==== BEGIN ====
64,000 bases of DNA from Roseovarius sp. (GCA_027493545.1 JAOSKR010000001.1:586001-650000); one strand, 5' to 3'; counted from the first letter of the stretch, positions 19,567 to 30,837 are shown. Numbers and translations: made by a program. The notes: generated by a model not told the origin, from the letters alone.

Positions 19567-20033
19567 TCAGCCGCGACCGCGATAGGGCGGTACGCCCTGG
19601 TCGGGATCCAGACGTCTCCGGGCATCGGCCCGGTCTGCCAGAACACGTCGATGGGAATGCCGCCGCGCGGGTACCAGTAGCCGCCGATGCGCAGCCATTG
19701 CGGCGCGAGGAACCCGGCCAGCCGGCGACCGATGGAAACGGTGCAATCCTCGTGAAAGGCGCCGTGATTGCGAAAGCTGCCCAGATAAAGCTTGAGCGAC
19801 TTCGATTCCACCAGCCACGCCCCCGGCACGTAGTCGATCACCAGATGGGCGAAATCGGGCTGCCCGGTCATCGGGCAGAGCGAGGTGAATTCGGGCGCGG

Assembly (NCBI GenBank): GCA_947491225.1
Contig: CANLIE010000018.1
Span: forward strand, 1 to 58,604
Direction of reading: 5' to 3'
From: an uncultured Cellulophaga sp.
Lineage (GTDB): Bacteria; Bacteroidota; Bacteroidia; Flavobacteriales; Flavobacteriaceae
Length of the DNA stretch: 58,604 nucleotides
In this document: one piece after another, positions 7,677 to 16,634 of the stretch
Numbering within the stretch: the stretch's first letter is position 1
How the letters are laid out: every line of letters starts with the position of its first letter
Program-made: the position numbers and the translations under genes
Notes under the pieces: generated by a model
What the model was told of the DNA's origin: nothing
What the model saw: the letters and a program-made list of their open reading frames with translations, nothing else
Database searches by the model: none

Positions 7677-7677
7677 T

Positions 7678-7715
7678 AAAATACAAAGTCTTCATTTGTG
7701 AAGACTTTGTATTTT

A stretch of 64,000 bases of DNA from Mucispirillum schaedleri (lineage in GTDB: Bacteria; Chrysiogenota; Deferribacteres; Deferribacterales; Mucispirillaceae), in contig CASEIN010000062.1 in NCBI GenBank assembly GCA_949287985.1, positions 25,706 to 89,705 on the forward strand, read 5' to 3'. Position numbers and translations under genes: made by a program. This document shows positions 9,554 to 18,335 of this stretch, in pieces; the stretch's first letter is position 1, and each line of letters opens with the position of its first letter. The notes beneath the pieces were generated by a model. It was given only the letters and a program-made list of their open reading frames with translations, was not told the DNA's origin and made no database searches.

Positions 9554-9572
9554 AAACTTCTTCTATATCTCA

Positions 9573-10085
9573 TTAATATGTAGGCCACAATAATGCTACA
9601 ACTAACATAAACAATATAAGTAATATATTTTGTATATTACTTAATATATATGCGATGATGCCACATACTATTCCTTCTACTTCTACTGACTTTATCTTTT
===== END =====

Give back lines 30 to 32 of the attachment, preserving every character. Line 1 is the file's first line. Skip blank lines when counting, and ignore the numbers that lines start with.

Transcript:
Positions 9573-10085
9573 TTAATATGTAGGCCACAATAATGCTACA
9601 ACTAACATAAACAATATAAGTAATATATTTTGTATATTACTTAATATATATGCGATGATGCCACATACTATTCCTTCTACTTCTACTGACTTTATCTTTT